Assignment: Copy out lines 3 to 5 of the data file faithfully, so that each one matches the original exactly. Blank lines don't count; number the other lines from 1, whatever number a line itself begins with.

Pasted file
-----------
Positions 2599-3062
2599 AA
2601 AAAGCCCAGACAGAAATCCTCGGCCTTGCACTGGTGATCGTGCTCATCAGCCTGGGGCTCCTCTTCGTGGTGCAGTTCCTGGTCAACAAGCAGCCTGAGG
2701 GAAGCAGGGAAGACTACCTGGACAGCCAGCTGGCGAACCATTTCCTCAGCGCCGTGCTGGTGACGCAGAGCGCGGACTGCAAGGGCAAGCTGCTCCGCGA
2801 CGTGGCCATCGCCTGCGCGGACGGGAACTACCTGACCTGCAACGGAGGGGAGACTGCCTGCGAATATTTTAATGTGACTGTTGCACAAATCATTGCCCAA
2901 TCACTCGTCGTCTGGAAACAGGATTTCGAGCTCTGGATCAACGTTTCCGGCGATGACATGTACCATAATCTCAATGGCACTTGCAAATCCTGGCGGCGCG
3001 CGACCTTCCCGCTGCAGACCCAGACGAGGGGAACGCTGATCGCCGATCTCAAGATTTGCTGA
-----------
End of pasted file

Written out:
2601 AAAGCCCAGACAGAAATCCTCGGCCTTGCACTGGTGATCGTGCTCATCAGCCTGGGGCTCCTCTTCGTGGTGCAGTTCCTGGTCAACAAGCAGCCTGAGG
2701 GAAGCAGGGAAGACTACCTGGACAGCCAGCTGGCGAACCATTTCCTCAGCGCCGTGCTGGTGACGCAGAGCGCGGACTGCAAGGGCAAGCTGCTCCGCGA
2801 CGTGGCCATCGCCTGCGCGGACGGGAACTACCTGACCTGCAACGGAGGGGAGACTGCCTGCGAATATTTTAATGTGACTGTTGCACAAATCATTGCCCAA